Governor signs bill enhancing penalties for fake emergency calls
RICHMOND — Legislation to increase penalties for alerting police, fire or emergency medical services personnel to false emergencies passed the General Assembly with bipartisan support and will take effect on July 1.
House Bill 1572, introduced by Del. Wendell S. Walker (R–Lynchburg), will now make it a Class 1 misdemeanor to report a false emergency to emergency services, commonly referred to as "swatting."
There are stronger penalties if someone is injured or dies as a result of the fake emergency, too.
“We were finding out that a lot of the schools were getting these so-called bomb threats,” Walker said. “People calling in and saying something terrible is going to happen in the school or there's a bomb going to go off.”
The enhanced law will lead to a $2,500 fine and up to 12 months in jail for calling in a fake emergency — or both. The bill came out of several conversations with the Lynchburg police chief, law enforcement and local government, according to Walker.
Young people are not taking these crimes seriously, he said.
“Not only is it a lot of cost to the localities as far as law enforcement, fire, 911, people like that responding,” Walker said. “What if in a situation, somebody was hurt or injured as a result of trying to evacuate a building or facilities?”
Walker added that the enhanced law makes swatting a Class 6 felony, if someone is injured during an incident, and a Class 5 felony if someone dies as a result.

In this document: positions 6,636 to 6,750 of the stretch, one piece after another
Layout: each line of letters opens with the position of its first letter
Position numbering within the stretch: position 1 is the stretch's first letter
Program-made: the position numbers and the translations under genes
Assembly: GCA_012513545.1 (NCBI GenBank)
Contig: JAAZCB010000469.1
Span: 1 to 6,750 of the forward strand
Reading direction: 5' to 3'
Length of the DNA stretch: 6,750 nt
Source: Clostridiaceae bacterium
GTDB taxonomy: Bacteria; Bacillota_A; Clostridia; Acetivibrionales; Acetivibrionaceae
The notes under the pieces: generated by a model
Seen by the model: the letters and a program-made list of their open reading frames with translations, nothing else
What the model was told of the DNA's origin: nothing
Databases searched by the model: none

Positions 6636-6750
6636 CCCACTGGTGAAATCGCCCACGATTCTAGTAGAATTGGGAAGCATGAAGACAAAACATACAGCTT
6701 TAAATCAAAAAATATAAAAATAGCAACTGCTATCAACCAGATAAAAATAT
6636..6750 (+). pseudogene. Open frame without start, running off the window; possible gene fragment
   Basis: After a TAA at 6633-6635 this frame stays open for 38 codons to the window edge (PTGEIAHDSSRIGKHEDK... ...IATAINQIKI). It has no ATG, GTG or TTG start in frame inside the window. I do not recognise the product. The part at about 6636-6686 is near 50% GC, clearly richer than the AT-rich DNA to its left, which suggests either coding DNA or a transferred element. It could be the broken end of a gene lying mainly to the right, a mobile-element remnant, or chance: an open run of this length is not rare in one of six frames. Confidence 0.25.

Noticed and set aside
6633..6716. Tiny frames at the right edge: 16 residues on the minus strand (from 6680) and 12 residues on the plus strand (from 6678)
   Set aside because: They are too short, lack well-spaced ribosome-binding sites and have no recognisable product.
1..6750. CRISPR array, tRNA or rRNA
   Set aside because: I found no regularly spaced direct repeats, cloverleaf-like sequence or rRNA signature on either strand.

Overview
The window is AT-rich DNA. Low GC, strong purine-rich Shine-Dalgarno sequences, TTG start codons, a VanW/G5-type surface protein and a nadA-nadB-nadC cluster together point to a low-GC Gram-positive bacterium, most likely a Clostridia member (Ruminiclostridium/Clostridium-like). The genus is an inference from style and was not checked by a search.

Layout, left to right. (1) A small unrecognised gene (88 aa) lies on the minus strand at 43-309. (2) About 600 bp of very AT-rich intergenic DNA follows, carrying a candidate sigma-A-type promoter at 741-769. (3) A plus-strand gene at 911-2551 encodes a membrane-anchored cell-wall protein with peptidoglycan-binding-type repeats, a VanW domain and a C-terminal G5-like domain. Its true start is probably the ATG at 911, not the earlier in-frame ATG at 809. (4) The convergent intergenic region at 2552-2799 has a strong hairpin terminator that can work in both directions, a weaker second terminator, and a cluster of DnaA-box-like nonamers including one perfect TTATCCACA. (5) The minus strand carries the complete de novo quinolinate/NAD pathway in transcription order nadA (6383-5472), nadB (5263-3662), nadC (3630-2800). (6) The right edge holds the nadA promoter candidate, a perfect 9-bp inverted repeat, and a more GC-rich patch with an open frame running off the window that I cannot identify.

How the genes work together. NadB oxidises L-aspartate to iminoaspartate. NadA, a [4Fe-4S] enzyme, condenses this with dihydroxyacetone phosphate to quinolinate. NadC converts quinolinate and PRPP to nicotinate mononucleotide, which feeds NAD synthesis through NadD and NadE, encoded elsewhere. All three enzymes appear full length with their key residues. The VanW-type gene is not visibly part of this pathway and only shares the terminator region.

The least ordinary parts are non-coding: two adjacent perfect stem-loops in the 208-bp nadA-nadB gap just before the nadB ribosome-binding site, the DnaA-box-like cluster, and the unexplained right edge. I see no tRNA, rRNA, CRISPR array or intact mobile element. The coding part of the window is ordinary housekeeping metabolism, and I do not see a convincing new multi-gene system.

A Class 6 felony can come with prison time of no less than one year, according to state code. In Virginia, Class 5 felonies come with a sentence ranging from at least one year of prison up to 10 years, or jail for no more than 12 months and a fine up to $2,500, according to state code.
“That was the message we wanted to send,” Walker said.
The individual who called in the threat would also be financially responsible for all costs associated with an emergency services response, according to Walker.
The new law has a very strong preventive message to it, according to Dana Schrad, executive director for the Virginia Association of Chiefs of Police. The VACP is a nonprofit organization of over 600 active and retired law enforcement members, including administrators and managers, according to its website.
“This really does meet a need in terms of having an avenue to charge someone who makes a false report to law enforcement,” Schrad said. “We have these kinds of things happen at schools.”
Swatting can create a large public safety response, she said.
"You have a hard time," Schrad said, "determining whether or not you truly have an incident to respond to or whether it is based on a false report."
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